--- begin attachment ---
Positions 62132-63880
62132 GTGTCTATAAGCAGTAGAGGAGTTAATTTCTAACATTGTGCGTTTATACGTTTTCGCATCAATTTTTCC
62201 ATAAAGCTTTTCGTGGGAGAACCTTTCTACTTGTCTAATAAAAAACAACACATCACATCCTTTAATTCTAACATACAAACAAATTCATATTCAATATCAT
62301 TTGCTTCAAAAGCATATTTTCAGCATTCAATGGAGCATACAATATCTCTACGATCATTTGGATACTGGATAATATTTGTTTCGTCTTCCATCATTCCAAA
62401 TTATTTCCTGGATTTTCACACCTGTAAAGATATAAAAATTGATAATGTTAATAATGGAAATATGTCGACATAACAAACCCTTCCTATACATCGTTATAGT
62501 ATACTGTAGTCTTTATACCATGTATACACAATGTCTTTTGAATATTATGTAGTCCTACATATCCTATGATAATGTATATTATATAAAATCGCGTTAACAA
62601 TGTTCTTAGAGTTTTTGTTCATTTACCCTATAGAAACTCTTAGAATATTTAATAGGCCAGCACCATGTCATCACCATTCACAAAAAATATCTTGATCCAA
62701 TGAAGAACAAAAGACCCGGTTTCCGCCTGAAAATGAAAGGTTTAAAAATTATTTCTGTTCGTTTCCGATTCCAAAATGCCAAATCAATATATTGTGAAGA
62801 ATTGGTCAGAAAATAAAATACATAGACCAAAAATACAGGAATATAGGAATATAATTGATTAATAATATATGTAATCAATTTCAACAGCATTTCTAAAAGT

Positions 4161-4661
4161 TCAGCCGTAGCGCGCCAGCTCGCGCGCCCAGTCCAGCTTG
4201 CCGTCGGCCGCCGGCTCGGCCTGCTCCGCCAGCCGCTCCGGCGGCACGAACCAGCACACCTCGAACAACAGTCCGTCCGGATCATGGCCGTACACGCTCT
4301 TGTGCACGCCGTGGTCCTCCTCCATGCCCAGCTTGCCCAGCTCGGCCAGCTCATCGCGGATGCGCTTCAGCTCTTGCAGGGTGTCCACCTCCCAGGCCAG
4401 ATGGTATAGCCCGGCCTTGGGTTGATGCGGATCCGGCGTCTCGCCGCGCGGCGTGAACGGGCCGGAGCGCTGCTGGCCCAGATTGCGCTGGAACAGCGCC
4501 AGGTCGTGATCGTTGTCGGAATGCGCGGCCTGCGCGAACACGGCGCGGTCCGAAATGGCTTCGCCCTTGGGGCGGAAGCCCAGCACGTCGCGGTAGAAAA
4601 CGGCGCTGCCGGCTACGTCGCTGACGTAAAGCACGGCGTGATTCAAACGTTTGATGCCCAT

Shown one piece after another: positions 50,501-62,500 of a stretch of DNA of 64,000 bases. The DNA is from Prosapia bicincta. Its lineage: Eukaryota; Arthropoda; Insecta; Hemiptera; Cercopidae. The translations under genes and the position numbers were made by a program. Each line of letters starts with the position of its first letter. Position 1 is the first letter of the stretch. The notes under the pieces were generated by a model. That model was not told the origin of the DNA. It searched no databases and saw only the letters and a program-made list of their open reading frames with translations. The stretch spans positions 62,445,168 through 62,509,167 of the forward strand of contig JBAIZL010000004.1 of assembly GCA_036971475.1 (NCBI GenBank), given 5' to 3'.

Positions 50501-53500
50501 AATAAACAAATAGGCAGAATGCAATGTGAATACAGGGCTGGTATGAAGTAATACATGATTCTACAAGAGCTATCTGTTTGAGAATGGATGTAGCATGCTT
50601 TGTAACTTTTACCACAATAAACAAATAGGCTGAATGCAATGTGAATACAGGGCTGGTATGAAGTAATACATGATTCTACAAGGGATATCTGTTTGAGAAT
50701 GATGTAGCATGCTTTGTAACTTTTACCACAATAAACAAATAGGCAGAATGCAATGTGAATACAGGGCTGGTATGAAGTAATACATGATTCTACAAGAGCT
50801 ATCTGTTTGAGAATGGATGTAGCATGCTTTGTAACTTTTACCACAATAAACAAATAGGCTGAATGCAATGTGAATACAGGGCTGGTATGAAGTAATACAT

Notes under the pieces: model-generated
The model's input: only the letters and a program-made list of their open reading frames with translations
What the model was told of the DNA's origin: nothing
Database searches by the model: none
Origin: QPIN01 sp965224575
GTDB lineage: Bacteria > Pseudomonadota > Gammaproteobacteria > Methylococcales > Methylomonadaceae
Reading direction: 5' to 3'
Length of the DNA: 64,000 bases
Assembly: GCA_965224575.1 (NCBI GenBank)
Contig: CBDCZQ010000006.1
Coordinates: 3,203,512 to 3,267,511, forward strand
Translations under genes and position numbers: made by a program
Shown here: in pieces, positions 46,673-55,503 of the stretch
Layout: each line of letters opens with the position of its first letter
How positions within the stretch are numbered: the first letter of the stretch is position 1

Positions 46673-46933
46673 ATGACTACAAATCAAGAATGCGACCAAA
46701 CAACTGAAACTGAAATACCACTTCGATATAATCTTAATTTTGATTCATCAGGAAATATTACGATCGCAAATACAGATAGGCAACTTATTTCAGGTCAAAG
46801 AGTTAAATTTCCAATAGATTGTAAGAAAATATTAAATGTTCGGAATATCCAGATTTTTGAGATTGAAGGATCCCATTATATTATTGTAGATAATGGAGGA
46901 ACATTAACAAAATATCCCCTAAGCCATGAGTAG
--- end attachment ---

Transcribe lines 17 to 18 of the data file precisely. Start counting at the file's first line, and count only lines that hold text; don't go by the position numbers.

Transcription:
Shown one piece after another: positions 50,501-62,500 of a stretch of DNA of 64,000 bases. The DNA is from Prosapia bicincta. Its lineage: Eukaryota; Arthropoda; Insecta; Hemiptera; Cercopidae. The translations under genes and the position numbers were made by a program. Each line of letters starts with the position of its first letter. Position 1 is the first letter of the stretch. The notes under the pieces were generated by a model. That model was not told the origin of the DNA. It searched no databases and saw only the letters and a program-made list of their open reading frames with translations. The stretch spans positions 62,445,168 through 62,509,167 of the forward strand of contig JBAIZL010000004.1 of assembly GCA_036971475.1 (NCBI GenBank), given 5' to 3'.

Positions 50501-53500